Wondering why an indoors motion sensor facing the outdoors from a window won’t detect anything? Read ahead as we explore why motion sensors don’t work through a window or glass. We’ve also got tips for you to make the motion sensor operate through glasses!
Will Motion Sensors Work Through Glass?
Motion sensors don’t work through glass or windows. Modern glass is designed to block all infrared radiations through it – the technology powering most motion sensors, today. Since these windows insulate the radiations, the motion sensors don’t detect anything.
You might be wondering:
Why exactly does a window need to block infrared radiations?
Infrared radiation is a type of energy that we typically relate to as ‘heat’. Although it makes sense for your sensor to detect these radiations or heat, would you really like your home to be heated up all the time?
Windows help keep these radiations from the sun, unquestionably the largest source of heat for us, away from your home.
Getting back to the point:
Most motion detection systems today operate on the passive infrared (PIR) technology. This is why most motion sensors don’t work behind window sills or glasses.
Fret not, we’ve still got a few tricks up our sleeves to make this situation a tad bit better for you and your motion sensor.
How Can I Make Motion Sensors Work Through Glass?
Using non-insulated glasses or a dual technology motion sensor can do the trick. Let’s jump straight into the details of how these methods make your sensor work behind a window:
As discussed, 3-pane glasses are insulated to protect you from infrared waves. However, not all glasses are insulated to a degree that they’d be able to block infrared radiations. If you’d like to place your sensor behind a window, replacing the glass facing the sensor might be a sound option.
A small disadvantage of this option would be an unexpected change in energy. PIR sensors can read rapid changes in temperature. And if the window isn’t insulated, even a ray of light on a sunny day might trigger a false alarm.
For optimal results, it’d be wise to place the motion sensor far away from windows or sources of heat.
Dual Technology Motion Sensor
PIR sensors aren’t the only motion detection systems in the security ecosystem. You’ve got dual-tech motion sensors which combine PIR with microwaves. Since microwaves are able to pass through solid objects, a window might not be an issue for the sensor to trigger.
Microwaves work by sending out pulses of microwaves to objects approaching the sensor. As they reflect back and reach the sensor, an alarm is triggered. However, a microwave sensor without PIR is perhaps the worst option and produces the most false alarms.
Generally, both these technologies combine to work a dual-tech sensor. These systems require both motion sensors – PIR and microwave – to trigger at the same time. That is, the approaching object should reflect microwaves and also be a source of heat i.e., a human. But, it won’t trigger if only the PIR sensor was triggered via a bursting ray of light.
To help these sensors run through glasses, you’d have to manually configure the sensor to operate on microwave modes. We’d suggest keeping this installation mode to a minimum to avoid false alarms.
Frequently Asked Questions on Motion Sensors Working Through Glasses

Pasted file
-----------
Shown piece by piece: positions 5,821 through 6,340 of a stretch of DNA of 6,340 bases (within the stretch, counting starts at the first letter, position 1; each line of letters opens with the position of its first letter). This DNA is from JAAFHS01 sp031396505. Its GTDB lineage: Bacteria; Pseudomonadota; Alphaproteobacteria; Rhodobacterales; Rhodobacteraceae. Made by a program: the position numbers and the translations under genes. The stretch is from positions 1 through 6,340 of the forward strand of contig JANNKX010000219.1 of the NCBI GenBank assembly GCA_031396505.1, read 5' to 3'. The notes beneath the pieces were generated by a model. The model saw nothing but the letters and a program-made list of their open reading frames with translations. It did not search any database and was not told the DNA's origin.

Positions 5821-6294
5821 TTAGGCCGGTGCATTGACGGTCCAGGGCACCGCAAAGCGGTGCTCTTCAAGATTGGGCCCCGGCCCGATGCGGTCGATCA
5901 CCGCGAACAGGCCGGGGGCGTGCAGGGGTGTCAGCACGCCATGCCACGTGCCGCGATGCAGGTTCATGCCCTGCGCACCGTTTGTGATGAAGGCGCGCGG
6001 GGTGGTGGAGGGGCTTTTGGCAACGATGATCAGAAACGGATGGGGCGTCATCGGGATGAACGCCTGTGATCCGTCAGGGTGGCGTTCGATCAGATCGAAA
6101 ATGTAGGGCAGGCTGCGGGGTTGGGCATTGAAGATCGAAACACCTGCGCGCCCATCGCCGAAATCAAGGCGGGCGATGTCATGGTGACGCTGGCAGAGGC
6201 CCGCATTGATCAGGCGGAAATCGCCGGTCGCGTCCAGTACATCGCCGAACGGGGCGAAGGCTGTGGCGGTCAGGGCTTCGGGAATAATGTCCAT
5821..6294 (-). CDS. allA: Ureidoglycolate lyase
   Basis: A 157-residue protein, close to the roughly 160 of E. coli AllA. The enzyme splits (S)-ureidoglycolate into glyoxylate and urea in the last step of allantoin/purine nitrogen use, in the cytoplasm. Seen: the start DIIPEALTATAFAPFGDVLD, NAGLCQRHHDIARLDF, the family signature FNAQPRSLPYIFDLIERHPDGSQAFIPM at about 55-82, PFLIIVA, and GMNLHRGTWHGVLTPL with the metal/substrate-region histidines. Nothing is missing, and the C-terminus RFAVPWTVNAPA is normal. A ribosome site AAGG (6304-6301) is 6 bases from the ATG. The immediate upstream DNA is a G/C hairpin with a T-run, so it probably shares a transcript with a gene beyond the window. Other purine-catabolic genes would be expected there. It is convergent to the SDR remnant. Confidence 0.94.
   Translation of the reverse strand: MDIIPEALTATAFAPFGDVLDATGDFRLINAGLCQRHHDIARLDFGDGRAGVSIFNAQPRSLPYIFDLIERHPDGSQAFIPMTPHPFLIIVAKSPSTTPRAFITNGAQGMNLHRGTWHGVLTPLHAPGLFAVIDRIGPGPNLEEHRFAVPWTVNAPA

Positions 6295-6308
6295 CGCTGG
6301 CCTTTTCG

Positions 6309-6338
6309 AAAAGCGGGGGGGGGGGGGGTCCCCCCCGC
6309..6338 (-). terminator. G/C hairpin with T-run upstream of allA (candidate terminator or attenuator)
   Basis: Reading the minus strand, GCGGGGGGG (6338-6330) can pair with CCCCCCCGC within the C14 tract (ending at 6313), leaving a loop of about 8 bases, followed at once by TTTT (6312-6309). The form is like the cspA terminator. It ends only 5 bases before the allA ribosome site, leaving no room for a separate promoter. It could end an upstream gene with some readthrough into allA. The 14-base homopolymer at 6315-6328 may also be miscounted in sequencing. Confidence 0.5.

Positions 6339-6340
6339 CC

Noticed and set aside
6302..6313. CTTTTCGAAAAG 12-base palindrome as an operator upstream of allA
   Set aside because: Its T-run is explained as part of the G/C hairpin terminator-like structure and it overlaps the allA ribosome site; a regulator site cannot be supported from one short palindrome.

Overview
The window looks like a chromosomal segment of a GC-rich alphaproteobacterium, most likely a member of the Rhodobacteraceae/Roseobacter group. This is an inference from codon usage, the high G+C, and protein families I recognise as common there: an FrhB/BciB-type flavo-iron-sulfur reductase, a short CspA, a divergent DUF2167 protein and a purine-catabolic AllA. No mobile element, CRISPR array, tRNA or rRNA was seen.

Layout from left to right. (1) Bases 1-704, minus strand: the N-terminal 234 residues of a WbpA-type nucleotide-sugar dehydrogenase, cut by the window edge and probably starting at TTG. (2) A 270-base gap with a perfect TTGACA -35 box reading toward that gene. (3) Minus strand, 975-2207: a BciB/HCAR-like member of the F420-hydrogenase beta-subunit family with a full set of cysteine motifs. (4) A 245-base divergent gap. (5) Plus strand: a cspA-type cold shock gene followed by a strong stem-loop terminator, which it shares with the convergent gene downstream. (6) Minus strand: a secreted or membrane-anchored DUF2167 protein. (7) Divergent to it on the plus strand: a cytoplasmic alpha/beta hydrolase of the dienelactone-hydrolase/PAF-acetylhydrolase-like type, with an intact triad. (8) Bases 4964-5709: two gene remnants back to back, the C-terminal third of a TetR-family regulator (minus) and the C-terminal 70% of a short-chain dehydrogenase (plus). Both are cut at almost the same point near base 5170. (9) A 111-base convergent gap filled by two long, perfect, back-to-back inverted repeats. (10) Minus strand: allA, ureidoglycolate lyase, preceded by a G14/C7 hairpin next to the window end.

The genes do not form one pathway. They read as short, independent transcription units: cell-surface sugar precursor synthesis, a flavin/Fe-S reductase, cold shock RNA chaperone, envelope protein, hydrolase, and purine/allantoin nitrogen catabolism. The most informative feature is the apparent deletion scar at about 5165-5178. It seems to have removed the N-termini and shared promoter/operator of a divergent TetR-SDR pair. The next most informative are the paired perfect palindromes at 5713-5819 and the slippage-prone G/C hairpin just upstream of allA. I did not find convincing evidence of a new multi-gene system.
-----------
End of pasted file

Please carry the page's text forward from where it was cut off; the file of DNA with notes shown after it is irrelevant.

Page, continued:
It’s hard to debug motion sensors and we understand. It’s why we’ve created a separate section for some of the frequently asked questions on motion sensors working through glasses. Let’s get to answering them now:
Do motion sensor light bulbs work through glass?
Motion sensor light bulbs won’t work through glass. Just as a motion sensor uses PIR to detect heat and trigger alarms, the light bulbs detect heat to power the bulb. If you’re using insulated glasses, the PIR radiations are blocked and the motion sensor doesn’t work.
It’s wise to place a motion sensor light bulb away from windows. Using a thin glass might help operate the sensor, but will further compromise your security. It’s best to use these bulbs on a porch or an area where they’re away from electrical interference or an active heat source.
Do hue motion sensors work through glass?
Most Hue motion sensors from Phillips don’t work through glass. This is primarily because these sensors operate on PIR radiations only. Insulated glasses can easily block these radiations which might cause your motion sensor to stop raising alarms.
If you’d still like to place your motion sensor behind a glass, you can use older glasses or a different motion detection system. A pixel-based, microwave, or dual-tech motion sensor might work better in such cases. Similarly, a thin glass might let the IR radiations pass through.
Phillips does release outdoor motion sensors to connect with the Hue security system. If securing the motion sensor was your only concern, simply place the outdoor sensor outside and connect it to the Hue system. Detections go through the outdoor sensor and trigger alarms indoors.
Where is the best place to put a motion sensor?
Motion sensors operate much better if they’re placed in open-ended locations or corners. If the sensor has a good field of view, it’d be able to capture heat signals or changes more easily. Some of the best spots to place a motion sensor include:
It wouldn’t be wise to place a motion sensor close to a heat source or behind insulated materials – a radiator might cause false alarms. However, motion sensors are still prone to false alarms and you might want to see which placement works well for you.
That’s a wrap on our article on motion sensors and their operation through glass. If you had already purchased a sensor and weren’t able to operate it, we hope this article helped. It might be a good idea to replace your sensor with a dual-mode sensor since they’re more likely to work through a glass or windowsill.